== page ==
So, it's the integration, the mindful and intentional and visionary integration of all these things that continually deepen my practice. When I was in school, I was very aware that I was incompetent, that other people in their forties were competent. They were, you know, my husband was so competent and you're so competent even in your growth, you're always competent. I don't know what's going on inside.

So, in my fifties, I became competent. And returning to work is that search for competence. I can be competent again, not only internally, but the world can see me competent. Now, not only am I competent, but I'm an expert. People come to me because I'm an expert, because I worked hard and my children are proud of my expertise and my competence.

And because I developed a language and caring for myself along the way, I know how to find the language. And, with that competence, I can do the work that's so important to me, which is sitting with people in their suffering. Because that's what I feel the most called to do, that sacred place where other people run away from, because it's too scary,

I don't have that fear. And that's what competence and expertise has enabled me to do, which is my greatest work.

Carol Fishman Cohen: Wow. That's so profound and the way you expressed it is so relevant to way beyond relaunching in the clergy, it's relaunching much more broadly. So thank you for sharing that and for articulating it in that particular way. Suzanne, I want to just ask you one question about being in the middle of a geriatric community. I remember you told me something a while back. It was so poignant. I remember you saying, "In my community, there are people who are never touched." And I want to know if you can just reflect on that about some of the unique aspects of working with a geriatric community and also their families.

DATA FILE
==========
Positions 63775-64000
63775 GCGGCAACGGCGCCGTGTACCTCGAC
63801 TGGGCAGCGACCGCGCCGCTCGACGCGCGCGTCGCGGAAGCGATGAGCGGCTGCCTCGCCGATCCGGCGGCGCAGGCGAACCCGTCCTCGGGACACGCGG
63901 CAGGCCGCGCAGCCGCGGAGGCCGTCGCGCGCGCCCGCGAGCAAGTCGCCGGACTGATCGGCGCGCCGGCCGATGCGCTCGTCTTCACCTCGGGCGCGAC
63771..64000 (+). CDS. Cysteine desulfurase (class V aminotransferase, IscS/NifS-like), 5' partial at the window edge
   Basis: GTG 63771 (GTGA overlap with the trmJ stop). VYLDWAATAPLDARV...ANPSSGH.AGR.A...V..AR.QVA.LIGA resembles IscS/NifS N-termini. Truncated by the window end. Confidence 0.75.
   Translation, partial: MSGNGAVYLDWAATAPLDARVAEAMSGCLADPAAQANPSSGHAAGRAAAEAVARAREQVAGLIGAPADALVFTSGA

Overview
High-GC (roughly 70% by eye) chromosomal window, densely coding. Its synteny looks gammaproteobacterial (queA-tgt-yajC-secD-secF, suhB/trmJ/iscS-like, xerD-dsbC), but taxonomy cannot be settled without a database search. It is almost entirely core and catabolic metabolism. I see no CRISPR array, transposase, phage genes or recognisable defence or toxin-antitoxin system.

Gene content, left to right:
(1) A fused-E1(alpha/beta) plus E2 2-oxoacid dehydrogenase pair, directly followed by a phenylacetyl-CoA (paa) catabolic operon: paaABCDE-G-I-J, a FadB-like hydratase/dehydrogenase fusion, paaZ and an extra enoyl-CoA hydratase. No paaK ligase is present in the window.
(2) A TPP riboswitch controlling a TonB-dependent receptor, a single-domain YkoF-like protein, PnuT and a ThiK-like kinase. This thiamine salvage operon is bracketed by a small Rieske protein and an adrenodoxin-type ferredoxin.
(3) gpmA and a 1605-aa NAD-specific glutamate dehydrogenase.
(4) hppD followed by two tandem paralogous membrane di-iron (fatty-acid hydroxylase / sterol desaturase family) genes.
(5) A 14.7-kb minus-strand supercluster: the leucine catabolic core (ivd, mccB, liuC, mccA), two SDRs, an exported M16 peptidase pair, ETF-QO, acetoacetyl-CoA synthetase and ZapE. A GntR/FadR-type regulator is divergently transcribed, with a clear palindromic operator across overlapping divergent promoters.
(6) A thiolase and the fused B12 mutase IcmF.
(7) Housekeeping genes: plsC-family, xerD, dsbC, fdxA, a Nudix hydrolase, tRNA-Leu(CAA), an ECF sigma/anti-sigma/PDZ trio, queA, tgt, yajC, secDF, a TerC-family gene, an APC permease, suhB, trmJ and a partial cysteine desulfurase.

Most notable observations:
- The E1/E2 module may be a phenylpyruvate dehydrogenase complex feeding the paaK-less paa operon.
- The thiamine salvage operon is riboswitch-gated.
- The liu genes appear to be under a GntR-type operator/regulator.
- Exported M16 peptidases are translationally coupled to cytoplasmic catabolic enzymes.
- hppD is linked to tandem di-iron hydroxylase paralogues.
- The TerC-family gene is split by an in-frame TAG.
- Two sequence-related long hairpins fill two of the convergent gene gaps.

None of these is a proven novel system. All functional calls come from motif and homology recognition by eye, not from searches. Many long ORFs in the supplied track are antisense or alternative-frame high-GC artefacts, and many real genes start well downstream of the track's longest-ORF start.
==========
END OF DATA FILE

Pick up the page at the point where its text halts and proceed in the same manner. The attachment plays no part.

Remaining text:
Suzanne Offit: Okay. So it was predominantly geriatric, but it actually expanded, fewer than half of my patients were Jewish, most of them were Catholic, and a lot of them were in their forties, which is not geriatric. But I think this speaks to being human. And to be human, we need to be connected to each other.

And the greatest suffering is isolation. Isolation is I believe the root of so many ills in our community, in our world. Who's in and who's out. And as a chaplain, I wanted to be with people in their suffering because they needed someone to see them and hear them and help them articulate them. And there's emotional and psychological isolation, and there's physical isolation. And physical touch is really important.

I'm talking about neuro-typical people, right? There's so many different illnesses that might make touching people inappropriate or painful or traumatic, but in neuro-typical people holding someone's hand is so important, or so many people just wait to get their hair done every week.

Think about the physical experience of having someone wash your hair. And I think it's really important. Even I would take care of my staff, the nurses, and the doctors. And I know that when they got to know me, I could put my hand on their shoulder or their back and feel them relax. Power of physical touch is so important.

And like so many other things in our culture, the extremes have gotten people into trouble, like the extremes of religion, the extremes of everything, the extremes of abuse of touch. And so if we come back to the power of healthy connections, physical touch is healing in itself. It's saying, "I am here with you. I'm not leaving you. You can share your sadness or your anger or your suffering with me, and I'm not leaving."